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What is Samba to a Brazilian?

Updated: Feb 9

What is samba? A simple question to ask, but not so simple to answer. In this post we look at answering it from the point of view of someone who grew up in Brazil. Seems like a good place to start!

“The word samba for me is Brazilian popular music. It’s where we can get together with friends to party with good music and be happy. Samba is also a cultural expression of our thoughts through music. It’s where we can unite different generations and even races. Samba is joy, axé and happiness. Samba is where the batuque lives, where love lives, and even the inner peace of each one of us. Axé to samba.” - Gavial.

These are the words [translated from Portuguese], of my capoeira Mestrando in reply to this very question ‘what does the word samba mean to you’. He has lived most of his life in Brazil and played for decades in rodas de samba. Hearing this makes me feel flattered by my capoeira nickname ‘Samba’!

Here’s the [translated] response from another Brazilian friend, who is a director in a samba school’s bateria in São Paulo:

“The word ‘samba’ itself means nothing specific. It’s not like São Paulo, for example, which literally means Saint Paul.
However, the ‘culture of samba’ is very meaningful. It is the existence of black people against oppression, against slavery, by creating the samba that arose in Rio de Janeiro. It was all done by black people, by slaves who were freed. So samba is the pure culture of Brazil. This culture of samba is really important to me. Back then, to sing a samba was to sing a social critique. In general we don’t do that anymore but this is the true roots of samba.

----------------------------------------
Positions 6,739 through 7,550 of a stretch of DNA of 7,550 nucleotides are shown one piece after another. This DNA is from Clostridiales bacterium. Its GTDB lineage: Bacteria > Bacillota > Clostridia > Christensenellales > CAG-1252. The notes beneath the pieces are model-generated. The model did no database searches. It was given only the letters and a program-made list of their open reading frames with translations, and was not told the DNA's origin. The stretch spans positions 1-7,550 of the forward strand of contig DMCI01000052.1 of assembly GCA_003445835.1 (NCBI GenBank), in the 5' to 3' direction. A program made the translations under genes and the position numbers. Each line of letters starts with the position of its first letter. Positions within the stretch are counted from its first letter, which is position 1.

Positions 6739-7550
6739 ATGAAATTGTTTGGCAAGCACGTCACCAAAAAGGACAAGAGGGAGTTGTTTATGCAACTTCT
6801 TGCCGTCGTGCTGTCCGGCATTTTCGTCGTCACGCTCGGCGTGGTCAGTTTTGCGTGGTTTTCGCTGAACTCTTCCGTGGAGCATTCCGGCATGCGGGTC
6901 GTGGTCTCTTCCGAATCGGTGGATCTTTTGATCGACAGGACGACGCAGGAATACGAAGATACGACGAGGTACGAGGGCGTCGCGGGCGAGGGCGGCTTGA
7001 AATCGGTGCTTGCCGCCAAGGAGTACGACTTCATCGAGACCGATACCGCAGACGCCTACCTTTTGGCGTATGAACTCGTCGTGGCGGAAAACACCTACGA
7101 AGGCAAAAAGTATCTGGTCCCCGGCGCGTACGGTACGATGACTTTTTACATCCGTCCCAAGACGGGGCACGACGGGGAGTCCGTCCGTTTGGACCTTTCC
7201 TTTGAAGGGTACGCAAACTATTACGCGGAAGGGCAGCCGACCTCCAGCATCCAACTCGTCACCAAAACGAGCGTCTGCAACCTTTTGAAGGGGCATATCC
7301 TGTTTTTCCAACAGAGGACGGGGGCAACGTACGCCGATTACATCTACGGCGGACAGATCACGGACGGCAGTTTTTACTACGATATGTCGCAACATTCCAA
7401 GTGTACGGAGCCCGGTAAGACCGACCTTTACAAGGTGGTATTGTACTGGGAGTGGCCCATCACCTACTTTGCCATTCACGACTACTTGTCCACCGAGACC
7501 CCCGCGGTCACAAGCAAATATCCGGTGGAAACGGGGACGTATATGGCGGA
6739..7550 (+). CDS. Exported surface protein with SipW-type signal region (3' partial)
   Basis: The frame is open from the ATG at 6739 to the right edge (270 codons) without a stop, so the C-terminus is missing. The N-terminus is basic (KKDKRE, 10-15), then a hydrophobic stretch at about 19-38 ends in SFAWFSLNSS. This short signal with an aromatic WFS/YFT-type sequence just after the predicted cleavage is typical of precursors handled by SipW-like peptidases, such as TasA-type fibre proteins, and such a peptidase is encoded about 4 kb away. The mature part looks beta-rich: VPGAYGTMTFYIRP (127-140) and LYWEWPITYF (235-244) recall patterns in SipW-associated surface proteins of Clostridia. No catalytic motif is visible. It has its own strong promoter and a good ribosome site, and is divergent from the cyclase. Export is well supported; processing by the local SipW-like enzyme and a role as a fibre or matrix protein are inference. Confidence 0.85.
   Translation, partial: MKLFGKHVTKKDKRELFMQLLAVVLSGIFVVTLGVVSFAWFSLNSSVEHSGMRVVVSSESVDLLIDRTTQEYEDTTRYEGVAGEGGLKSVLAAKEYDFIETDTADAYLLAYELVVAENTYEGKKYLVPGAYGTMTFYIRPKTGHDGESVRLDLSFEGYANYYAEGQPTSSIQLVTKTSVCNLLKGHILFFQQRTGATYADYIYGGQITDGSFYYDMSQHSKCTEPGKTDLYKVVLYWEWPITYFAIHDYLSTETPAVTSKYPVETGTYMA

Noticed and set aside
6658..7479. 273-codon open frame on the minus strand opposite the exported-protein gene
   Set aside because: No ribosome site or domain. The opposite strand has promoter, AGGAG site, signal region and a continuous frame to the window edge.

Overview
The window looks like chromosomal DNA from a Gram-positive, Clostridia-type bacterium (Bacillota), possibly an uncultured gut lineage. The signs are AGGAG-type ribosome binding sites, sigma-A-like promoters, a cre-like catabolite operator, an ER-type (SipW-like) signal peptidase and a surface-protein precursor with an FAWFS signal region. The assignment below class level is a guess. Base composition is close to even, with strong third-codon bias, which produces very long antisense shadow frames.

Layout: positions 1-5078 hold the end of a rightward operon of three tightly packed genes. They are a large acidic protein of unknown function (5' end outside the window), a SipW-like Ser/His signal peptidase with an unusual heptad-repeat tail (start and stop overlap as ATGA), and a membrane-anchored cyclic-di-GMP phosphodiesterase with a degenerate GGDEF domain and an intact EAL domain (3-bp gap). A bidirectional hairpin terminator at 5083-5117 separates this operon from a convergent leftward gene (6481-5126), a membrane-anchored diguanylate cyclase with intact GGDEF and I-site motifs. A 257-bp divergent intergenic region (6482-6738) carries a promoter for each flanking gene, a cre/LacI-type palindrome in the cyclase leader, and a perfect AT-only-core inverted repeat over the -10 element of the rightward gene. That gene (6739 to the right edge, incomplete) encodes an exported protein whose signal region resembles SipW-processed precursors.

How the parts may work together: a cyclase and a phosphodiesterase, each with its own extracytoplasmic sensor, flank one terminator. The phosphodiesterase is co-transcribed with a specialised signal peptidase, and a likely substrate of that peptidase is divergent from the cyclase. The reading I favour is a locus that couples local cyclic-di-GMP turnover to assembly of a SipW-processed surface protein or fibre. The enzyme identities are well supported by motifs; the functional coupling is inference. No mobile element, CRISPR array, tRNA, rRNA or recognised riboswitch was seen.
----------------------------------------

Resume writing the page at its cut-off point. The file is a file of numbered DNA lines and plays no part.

And for us to be playing samba today, it’s because many people fought for it before. They resisted oppression, they resisted all those horrible things that happened in years gone by so that today samba has left Brazil and exists in England, it exists all over the world. These people did a lot for samba back then but also we play a part in this now. Like when we sing the samba “Não deixe o samba morrer” [don’t let samba die] we are literally sending it around the world. So congratulations to you and your groups for doing this. Even though it’s not your culture, you have joined it and so are mirroring samba, doing more than many Brazilians. So congratulations.” - Renan

Not everyone I’ve spoken with has been able to answer so eloquently, though. I’ve had a range of answers from those who I’ve spoken with. I’ve even heard arguments between Brazilian friends about what samba really is. It seems that even to a native of the country of samba, and even though the word clearly means so much to so many, it’s not obvious how to define it.

The word samba has a different meaning depending on where you grew up or the context in which you mention it. Whether a roda de samba, a samba de roda, a bloco afro playing samba reggae or a samba school on a parade, Brazilians will have seen/heard several forms of ‘samba’ growing up.

(The list doesn't end there. We will be exploring styles of samba and other styles of Brazilian music in later posts).

Don’t make the mistake of assuming it’s all easy and natural to all Brazilians though. Don’t assume that every Brazilian likes samba or knows how to play/dance it! There have been a few occasions where someone who grew up in Brazil has joined one of my groups and I’ve heard people say things like “well they’re going to show us up… it’s in their blood!” More often than not this was inaccurate.

I’ve mentioned my profession to taxi drivers in Brazil expecting to be able to talk about samba with them, only to receive replies along the lines of… “meh, samba is fun but I’m not into it.”


In future posts we will be looking at what samba means to a brit, plus taking a deeper look into the history of the word and the music.


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